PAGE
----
3. Spirits can attack your body or mind. In some religious traditions, demons are believed to physically attack the body or mind. Members of Pentecostal Christian groups largely believe demons enter through the mind, tempting people away from the faith.
Some Hindus believe that demonic asuras can eventually take over a person’s spirit, throwing him or her out of harmony with the divine. According to Anju Bhargava, the founder of Hindu American Seva Communities, a person filled with asuras becomes a “raksha” and succumbs to the qualities of anger, greed, and jealousy. “In our tradition, evil means not having a knowledge of the divine quality within you,” he says.
Some Muslims believe the jinn can enter and dwell inside the human body before taking it over completely.
The Roman Catholic tradition is very specific about the way that demons assault the body. Demons usually prey on people who are in a vulnerable condition, according to Thomas, the San José exorcist. “They usually choose people who have broken relationships or no relationships, as well as people involved in the occult, which sets off a bell that indicates an interest in a relationship with the devil,” he says. There are different stages of attachment to the devil, Thomas added: Oppression, obsession, possession and integration. The last stage occurs when the person has chosen to accept the demonic relationship.
4. Spirits can control people, causing them to behave in terrifying ways. Christian Pentecostals believe demons are responsible for unwanted addictions, e.g., pornography, alcohol and drugs, according to Frankfurter, the Boston University professor.
In the Islamic tradition, malicious jinn are often seen to be the impetus behind mental illness and neurological disease like epilepsy, according to Live Science.
The possession recognized by the Roman Catholic Church results in much more terrifying behavior. There are several classic signs of a demonic attack, according to Thomas. The first is an aversion to the sacred, which reportedly causes people to become physically sick when they come close to something holy, such as a church or a communion wafer. People may also have a hidden knowledge of things and possess inordinate strength. Thomas insisted he’s seen people burst into Latin, Spanish, Russian, or an ancient, lost language that they’ve never studied. Victims may even begin to shake uncontrollably.
5. Spirits can be cast out. Exorcism, the ritual casting out of evil spirits, is still widely practiced in America and Frankfurter suggests the ritual received more attention after the release of the movie The Exorcist.
In Pentecostal churches, exorcisms usually occur in a group setting, perhaps during a regular worship service or a special revival meeting. Lee, the retired Assemblies of God pastor, says these deliverances are performed in “very exceptional circumstances” in which a person feels “unusually demonized.” He adds: “In such a case, the pastor may very well lay his hands on the head of the believer and offer a prayer in the name of Jesus Christ that this person be free of the evil one.”
Frankfurter indicates the experience of an exorcism in a Pentecostal church is an “incredible cathartic experience” for those who may feel they are struggling with certain addictions. “It’s a social situation that invites this kind of performance. I don’t think it’s planned out or deliberate. It’s something people feel called to do.”
According to Bhargava, in Hinduism, individuals who believe they are being taunted by asuras can pray to the beings and make offerings to appease them.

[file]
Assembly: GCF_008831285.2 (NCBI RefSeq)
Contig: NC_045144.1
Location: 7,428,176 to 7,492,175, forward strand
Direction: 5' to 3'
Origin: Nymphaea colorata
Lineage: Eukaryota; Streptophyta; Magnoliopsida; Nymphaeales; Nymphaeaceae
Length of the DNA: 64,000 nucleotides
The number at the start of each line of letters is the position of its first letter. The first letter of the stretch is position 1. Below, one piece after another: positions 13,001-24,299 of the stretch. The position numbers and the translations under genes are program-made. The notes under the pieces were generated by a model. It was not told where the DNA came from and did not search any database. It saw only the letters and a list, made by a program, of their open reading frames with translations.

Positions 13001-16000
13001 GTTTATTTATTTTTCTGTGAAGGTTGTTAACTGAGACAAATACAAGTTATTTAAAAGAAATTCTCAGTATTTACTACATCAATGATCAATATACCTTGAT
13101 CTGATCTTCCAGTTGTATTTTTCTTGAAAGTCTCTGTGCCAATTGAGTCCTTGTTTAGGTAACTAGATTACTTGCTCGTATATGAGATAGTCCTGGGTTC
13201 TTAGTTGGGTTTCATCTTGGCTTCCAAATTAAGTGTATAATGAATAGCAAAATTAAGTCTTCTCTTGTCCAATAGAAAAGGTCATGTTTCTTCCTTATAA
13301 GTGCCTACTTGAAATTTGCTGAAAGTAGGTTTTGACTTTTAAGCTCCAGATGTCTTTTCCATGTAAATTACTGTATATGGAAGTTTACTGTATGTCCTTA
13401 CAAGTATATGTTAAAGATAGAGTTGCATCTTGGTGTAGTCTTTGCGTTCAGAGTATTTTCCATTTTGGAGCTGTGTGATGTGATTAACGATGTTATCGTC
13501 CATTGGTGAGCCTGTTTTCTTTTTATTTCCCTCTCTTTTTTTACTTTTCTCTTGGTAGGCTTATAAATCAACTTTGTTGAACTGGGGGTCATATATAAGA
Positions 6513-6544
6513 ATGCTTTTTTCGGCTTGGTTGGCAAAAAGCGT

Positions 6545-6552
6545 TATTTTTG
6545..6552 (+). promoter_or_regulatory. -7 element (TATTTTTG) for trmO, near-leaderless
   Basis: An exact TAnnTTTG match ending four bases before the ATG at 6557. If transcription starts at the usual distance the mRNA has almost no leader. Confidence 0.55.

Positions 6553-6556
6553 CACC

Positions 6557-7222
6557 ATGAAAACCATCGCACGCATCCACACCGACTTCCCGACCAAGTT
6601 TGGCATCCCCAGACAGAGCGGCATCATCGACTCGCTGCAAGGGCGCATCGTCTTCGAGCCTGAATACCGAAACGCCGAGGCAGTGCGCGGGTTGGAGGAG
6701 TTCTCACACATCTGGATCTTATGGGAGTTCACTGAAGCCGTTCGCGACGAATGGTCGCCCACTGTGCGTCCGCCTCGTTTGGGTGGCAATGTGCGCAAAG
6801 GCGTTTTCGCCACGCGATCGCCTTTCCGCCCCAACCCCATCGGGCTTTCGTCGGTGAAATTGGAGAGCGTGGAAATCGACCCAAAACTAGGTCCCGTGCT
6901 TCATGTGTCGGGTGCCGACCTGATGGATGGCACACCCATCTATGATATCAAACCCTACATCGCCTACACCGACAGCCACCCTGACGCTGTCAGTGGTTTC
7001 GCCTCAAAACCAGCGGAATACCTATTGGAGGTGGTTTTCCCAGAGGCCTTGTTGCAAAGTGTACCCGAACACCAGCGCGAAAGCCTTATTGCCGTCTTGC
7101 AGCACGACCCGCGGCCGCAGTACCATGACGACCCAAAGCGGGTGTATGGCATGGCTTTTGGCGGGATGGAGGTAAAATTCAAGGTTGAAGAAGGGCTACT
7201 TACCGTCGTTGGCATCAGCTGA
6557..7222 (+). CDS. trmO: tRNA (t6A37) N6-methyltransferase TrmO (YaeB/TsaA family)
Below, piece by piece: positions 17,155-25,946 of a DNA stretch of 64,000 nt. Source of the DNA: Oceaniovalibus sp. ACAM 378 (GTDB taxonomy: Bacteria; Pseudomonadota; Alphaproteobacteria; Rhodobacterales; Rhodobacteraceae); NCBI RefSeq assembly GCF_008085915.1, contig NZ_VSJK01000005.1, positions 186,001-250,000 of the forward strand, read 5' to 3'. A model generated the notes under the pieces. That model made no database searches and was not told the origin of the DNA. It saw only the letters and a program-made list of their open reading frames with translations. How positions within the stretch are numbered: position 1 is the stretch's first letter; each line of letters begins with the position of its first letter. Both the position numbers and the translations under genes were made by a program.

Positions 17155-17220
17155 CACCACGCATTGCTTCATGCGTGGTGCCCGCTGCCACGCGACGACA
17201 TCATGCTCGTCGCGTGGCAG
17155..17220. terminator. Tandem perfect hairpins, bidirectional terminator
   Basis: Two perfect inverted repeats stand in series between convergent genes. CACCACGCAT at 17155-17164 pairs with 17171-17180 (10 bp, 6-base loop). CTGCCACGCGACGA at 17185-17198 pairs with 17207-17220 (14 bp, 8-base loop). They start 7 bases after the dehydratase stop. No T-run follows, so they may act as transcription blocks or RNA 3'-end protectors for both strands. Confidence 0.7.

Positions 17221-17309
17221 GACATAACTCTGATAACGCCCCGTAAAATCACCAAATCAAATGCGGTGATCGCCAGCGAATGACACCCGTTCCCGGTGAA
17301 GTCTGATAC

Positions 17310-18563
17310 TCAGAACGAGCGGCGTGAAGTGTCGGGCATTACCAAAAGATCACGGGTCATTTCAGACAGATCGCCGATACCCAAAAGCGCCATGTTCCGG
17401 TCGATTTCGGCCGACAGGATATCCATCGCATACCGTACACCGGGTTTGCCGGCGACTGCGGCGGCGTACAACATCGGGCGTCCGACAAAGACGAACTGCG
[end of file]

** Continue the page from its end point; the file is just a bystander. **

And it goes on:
Some Muslims also believe that evil spirits, like the jinn, can be cast out of the body. During the ritual, the exorcist reads passages from the Quran, uses holy oils and water, and attempts to speak to the spirit locked inside the allegedly possessed person's body, according to BBC.
In the Catholic tradition, exorcisms are very much individualized. “What makes exorcisms challenging is that every situation is different,” Thomas explains. “That’s the thing about the Catholic tradition. It’s very conservative. It’s not like Ghostbusters – it’s done with great calculation.” He claims people come to him privately, out of a feeling of “shame and guilt,” adding that he’s witnessed about 150 exorcisms and performed between 60 and 80. An official Catholic exorcist has to receive approval from the local bishop in order to have authority against demons. Thomas was trained at Rome’s Pontifical Athenaeum Regina Apostolorum before receiving a mandate from the Bishop of San José to perform exorcisms within the diocese. His training was the subject of the 2011 movie The Rite.
To be labeled the victim of a demonic attack, Thomas indicates the person first has to be cleared by the diocese’s team of psychiatrists and doctors. This allegedly helps to rule out a mental health issue. If the victim’s troubles seem to truly be the result of a demon’s work, Thomas then prepares a spiritual remedy. He attempts to bring the person back into the faith by getting him or her into the rhythm of prayer and sacraments. A full exorcism, using a complex set of rites and prayers prescribed by the Catholic Church, is employed only as a last resort. Sometimes, he adds, the process is “exhausting” both for himself and the victim. And it may take years. “There’s never just one demon because they operate in a tribe, like lions operate in a pride,” he explains. “The demon is usually assigned by Satan and goes out and recruits other demons … And you can’t cast them all out at one time.”
Dr. Valter Cascioli, a psychiatrist and spokesman for the International Association of Exorcists, claims he has seen evidence of an “extraordinary increase in demonic activity” in recent years. “We are living in a particularly critical time in history, where urgency, superficiality, exasperated individualism, secularization seem to almost dominate our culture,” Cascioli insists. “The battle against evil is becoming more of an emergency. We are calling for major vigilance.”
Sources: Carol Kuruvilla, The Huffington Post, October 30, 2014, and Benjamin Radford, LiveScience, March 7, 2013.